Women had to fight court cases to be allowed into coal mines as workers. Once a few women paved the way, thousands of women followed in short suit because on average, their incomes increased 500% over working as domestic workers, doing textile piecework and waitressing. Some saw their income jump 1000%.
Dig a little deeper, and you’ll find women have been mining coal for centuries. They were pushed out in the Victorian period because the mansplainers of the day could tolerate women wielding such a phallic object as a shovel underground with male workers present. And wearing pants! Still, women disguised themselves as men to work in the mines.
Oh, and World War II. Where did all the coal come from then? Oh, that’s right. Women. Women who were expected to stand aside and let the men take their jobs when the war was over and were denied benefits when they later developed black lung.
Also, can we just talk about how absurd it is to say that women don’t make up 50% of ‘janitors’?
Gee, I wonder if that’s because when a woman is hired to be the primary cleaner and caretaker of a property, it gets called ‘housekeeping’ or ‘maidservice’ and pays less than the EXACT SAME JOB, which if done by a man is given the title ‘janitor’?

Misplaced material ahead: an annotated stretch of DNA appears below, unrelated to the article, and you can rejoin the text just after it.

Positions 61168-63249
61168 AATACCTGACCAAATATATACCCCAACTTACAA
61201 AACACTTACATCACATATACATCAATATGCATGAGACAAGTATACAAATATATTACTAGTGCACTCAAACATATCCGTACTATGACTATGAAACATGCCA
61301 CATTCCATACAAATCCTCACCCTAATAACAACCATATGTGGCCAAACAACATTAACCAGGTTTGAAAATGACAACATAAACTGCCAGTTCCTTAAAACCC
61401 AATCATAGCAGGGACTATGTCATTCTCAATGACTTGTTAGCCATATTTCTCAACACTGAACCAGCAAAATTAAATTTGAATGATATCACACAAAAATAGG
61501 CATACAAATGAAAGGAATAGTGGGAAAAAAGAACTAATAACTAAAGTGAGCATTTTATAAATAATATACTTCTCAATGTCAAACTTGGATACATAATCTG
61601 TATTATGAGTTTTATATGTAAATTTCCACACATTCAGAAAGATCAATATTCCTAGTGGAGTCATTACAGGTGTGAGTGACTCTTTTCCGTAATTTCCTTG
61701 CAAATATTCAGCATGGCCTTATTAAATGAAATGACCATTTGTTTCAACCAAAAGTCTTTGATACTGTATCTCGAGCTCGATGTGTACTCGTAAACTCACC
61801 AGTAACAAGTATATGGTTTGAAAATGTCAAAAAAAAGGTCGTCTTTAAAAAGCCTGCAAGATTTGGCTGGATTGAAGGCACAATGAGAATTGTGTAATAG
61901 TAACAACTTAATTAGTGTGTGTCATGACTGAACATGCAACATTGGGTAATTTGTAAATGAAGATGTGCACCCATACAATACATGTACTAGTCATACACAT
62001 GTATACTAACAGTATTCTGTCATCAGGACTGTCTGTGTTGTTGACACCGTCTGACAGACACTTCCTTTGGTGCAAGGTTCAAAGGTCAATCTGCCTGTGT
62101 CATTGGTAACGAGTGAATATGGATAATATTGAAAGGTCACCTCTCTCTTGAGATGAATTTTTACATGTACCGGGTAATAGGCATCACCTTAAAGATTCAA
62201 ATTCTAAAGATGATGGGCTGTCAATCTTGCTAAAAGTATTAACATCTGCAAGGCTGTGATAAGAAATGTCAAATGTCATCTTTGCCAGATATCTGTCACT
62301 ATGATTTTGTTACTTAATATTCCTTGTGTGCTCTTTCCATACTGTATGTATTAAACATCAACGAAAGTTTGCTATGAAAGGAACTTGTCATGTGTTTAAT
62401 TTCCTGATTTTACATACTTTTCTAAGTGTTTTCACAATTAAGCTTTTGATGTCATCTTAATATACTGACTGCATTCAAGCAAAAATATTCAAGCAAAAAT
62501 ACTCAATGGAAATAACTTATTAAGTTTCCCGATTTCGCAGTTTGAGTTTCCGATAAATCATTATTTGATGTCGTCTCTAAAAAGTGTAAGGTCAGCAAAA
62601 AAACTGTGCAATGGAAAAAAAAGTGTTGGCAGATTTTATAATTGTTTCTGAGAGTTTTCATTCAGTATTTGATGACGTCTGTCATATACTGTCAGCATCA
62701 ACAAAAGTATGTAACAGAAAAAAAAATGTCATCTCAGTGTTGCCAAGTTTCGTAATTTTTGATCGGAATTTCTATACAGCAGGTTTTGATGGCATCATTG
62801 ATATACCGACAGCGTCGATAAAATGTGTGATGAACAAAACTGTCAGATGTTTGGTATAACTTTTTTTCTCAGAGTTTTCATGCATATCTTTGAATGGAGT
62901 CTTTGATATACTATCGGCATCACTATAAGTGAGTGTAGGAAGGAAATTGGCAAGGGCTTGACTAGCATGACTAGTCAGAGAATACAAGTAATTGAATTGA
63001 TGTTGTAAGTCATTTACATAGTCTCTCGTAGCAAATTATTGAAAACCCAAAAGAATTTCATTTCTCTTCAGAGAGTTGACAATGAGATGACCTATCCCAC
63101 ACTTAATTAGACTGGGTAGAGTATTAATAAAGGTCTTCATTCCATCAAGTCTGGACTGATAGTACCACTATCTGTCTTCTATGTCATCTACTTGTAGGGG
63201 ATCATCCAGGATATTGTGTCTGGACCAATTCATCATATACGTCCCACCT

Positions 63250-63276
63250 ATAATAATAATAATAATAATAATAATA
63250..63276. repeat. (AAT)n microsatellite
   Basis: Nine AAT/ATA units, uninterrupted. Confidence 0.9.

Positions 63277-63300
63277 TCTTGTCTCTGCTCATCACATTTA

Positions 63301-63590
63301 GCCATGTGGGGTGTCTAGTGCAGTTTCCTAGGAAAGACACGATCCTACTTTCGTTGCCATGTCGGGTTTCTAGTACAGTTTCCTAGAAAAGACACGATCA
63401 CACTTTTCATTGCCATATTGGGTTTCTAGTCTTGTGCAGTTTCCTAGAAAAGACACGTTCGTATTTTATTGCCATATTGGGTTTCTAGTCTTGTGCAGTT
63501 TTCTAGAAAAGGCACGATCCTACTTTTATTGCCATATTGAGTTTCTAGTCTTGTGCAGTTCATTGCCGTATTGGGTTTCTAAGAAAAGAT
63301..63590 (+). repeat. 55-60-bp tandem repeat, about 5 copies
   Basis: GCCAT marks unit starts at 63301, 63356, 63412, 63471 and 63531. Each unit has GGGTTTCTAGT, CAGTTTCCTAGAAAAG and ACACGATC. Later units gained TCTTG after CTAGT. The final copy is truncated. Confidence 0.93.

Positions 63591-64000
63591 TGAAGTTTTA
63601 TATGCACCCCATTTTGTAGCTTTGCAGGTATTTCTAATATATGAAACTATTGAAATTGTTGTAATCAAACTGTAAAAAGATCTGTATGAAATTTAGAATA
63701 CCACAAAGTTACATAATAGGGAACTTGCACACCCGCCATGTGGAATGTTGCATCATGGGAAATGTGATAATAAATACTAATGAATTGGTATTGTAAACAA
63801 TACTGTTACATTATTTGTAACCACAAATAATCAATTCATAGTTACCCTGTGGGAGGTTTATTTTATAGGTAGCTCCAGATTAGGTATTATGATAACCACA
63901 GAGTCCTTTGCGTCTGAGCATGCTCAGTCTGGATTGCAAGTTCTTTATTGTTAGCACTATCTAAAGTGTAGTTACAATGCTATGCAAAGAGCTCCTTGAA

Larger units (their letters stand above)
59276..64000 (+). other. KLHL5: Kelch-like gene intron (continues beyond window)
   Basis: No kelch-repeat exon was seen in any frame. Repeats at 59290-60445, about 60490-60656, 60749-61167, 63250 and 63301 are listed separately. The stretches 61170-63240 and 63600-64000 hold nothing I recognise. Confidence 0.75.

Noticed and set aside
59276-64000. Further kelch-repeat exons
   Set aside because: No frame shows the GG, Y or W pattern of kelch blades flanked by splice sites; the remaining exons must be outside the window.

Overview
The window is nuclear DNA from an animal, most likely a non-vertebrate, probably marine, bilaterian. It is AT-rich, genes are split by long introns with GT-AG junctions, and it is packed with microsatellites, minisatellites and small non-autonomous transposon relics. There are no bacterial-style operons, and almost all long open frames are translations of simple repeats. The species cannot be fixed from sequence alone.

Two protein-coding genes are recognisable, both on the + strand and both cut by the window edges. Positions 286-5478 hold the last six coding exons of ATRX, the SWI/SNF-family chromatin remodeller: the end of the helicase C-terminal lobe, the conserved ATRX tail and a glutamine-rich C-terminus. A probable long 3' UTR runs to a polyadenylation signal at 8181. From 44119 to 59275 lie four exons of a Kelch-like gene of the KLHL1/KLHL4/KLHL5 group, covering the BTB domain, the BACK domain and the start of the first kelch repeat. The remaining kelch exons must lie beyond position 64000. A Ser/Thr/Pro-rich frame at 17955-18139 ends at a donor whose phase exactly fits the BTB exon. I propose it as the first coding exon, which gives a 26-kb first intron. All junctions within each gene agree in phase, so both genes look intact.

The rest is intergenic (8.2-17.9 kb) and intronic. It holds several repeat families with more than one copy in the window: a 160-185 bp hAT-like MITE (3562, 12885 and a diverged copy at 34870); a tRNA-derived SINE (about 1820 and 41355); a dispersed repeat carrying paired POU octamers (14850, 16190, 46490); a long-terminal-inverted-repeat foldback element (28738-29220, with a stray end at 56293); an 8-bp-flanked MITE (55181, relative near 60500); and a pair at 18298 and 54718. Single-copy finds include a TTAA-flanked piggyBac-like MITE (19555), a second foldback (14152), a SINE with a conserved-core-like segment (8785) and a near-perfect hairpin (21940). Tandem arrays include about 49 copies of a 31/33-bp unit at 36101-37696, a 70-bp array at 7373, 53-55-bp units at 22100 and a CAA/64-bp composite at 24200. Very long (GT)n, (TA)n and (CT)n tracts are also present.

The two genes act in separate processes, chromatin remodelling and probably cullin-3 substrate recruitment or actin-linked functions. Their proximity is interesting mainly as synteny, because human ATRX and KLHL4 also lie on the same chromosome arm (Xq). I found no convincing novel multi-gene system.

Why aren’t men 50% of college enrollment? Because men aren’t 50% of college applications. No one’s exactly sure why, but the prevailing guess? Because it’s easier for men to get a professional job without a degree. Which means it’s easier for men to earn a living wage without going into debt. Which increases the already existent wealth gap, already exacerbated by the income gap.
(And if you’ll allow me to get all snarkily gender essentialist for a moment, maybe you boys just can’t cut it in higher ed. Even those of you getting into colleges are dropping out at rates WAY higher than women. They were probably just there looking for a wife to provide for them, though, am I right? Ah, get back in the toolshed, don’t worry your silly little heads about it.)
Oh my god I want to fucking marry this entire post.
Did you know that after they switched to blind auditions, major symphony orchestras hired women between 30% to 55% more? Before bringing in “blind auditions” with a screen to conceal the the candidate, women in the top 5 major orchestras made up less than 5% of the musicians performing.
I think the “women are mysterious” thing can also come from:
1) Women actually being quite clear, but not telling men what they want to hear. ”She said she doesn’t want to talk to me? So many mixed messages and confusing signals!”